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one thousand gifts
I don't know how my sister, Leigh does it. She's a mother to three children under 6, wife to a military husband who's been on three combat tours, and a certified Crossfit instructor who had the privilege of training George W. Bush (okay, so maybe they just worked out in the same gym one day, but still, that's pretty cool). In these busy times, Leigh and I don't get to talk as often as I would like, but if there's anything she's good at, it's remembering birthdays and always sending a thoughtful gift to celebrate. (I really wish I was better at that).
This year, when I turned twenty-six, she sent me a book.
So when Leigh told me to read this book, and when she subsequently wrote a blog post that brought me to tears—I paid attention. I started reading.
What I found in Ann Voskamp's book, One Thousand Gifts, was a challenge to live with gratitude. Not for what could be, what I feel like ought to be, but for what already is.
This is hard. My natural state is to be complaining, wishing, wanting, needing. While cooking dinner the other night, I found myself frustrated with the pants I was wearing, itching my legs. I was angry at the simmering beef that was cooking too quickly—it burned before I could finish chopping the onion to add. There were breakfast dishes still in the sink, and crud on the floor—that ugly tile that I want to demolish anyway—and before I knew it, I was just angry. At dinner. At life. At the fact that everything is hard, dinner is never easy to make, and the house will never be clean.
And then I think about my sister. And about how she has twice the family that I have, and twice the dishes and twice the laundry and that means she has twice the frustration and anger, doesn't it? If life is already this hard to manage—I wondered, how will I ever be a mother without becoming an alcoholic, rageaholic, shopaholic, or divorcee? How is it even possible? In her reaction to this book, Leigh wrote words that cut to my soul.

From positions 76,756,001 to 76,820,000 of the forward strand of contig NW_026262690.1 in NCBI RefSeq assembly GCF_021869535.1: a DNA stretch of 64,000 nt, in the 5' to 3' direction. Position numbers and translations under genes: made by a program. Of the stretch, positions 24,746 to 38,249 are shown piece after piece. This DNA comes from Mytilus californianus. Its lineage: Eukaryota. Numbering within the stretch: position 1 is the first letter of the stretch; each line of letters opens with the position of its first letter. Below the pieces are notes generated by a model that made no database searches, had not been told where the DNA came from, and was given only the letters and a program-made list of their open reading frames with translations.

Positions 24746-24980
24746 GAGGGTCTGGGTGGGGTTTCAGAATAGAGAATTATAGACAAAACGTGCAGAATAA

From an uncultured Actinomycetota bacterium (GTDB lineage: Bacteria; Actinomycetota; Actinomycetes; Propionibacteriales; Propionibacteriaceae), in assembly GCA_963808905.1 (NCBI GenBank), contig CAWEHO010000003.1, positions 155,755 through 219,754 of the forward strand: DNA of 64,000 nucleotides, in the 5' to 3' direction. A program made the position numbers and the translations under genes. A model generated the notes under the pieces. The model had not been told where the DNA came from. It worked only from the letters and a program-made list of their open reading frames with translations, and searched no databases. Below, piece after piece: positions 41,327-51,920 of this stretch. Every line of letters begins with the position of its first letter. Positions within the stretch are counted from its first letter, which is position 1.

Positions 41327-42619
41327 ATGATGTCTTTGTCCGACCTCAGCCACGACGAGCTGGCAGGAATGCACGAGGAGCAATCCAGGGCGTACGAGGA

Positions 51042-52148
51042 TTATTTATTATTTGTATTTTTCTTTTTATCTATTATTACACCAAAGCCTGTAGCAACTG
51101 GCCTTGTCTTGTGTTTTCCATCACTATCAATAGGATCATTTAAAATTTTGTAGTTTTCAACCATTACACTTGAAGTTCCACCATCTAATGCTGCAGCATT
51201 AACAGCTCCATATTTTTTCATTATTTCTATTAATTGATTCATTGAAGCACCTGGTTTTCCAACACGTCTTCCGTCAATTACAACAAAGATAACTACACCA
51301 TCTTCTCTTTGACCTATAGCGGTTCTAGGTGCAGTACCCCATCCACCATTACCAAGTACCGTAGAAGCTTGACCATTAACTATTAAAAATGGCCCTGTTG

"My heart claws for something, ANYTHING to make this motherhood journey more graceful, clear, predictable, and if possible, that I remain largely undisrupted. Regrettably, there is always more. More laundry, more groceries, more dishes, more clutter. More spit-spray on that bathroom mirror. All this endless hassle-work when our souls are screaming for rest, solace, order. (When you think about it, everything under the sun constantly moves toward disorder, and we can only do so much to subdue the process.)"
I feel that way. And it's just me and Patrick. And I feel that way.
How do I ward off depression and frustration and thirty more years of "this is not enough?" Voskamp eloquently explains that there is only one response that will make any difference. It's the response of King David and Daniel and Jesus and Ruth and anyone who's ever been called close to God. The response is gratitude.
The dare is simple. Write down 1,000 things you are grateful for that are right here in your every day life. Purposefully, carefully chronicle the gifts that already exist here and now. Leigh shared the start of her list here. She said the practice has changed her life. And I deeply want it to change mine, too.
So here I go.
- sugar crystals like glass shards on a ginger cookie
- red haunches stoic in a bay window
- sun bathing an orange velvet chair
- cream swirling through black coffee, spoon led
- bitter, fragrant fresh cinnamon
- a pregnant blank page and blinking cursor
- rushing drips of his morning shower
- smell of warm rain on grass
- sore muscles from work in earth
The beautiful thing about gratitude is that it focuses my eyes on details that every single day I let pass me by. As a writer, I need this discipline to be observant. As a woman, I need this discipline to be grateful. As I human, I think I need this discipline to survive without becoming bitter, angry, and hardened.
Thank you, Leigh, for this book. Thank you Ann, for writing it. Thank you God for giving us words and "pens as eyes," and people to share the gifts we find like hidden secrets, whispers of heaven on earth.
So grab a pen. Ann dared Leigh. Leigh dared me. Now I dare you.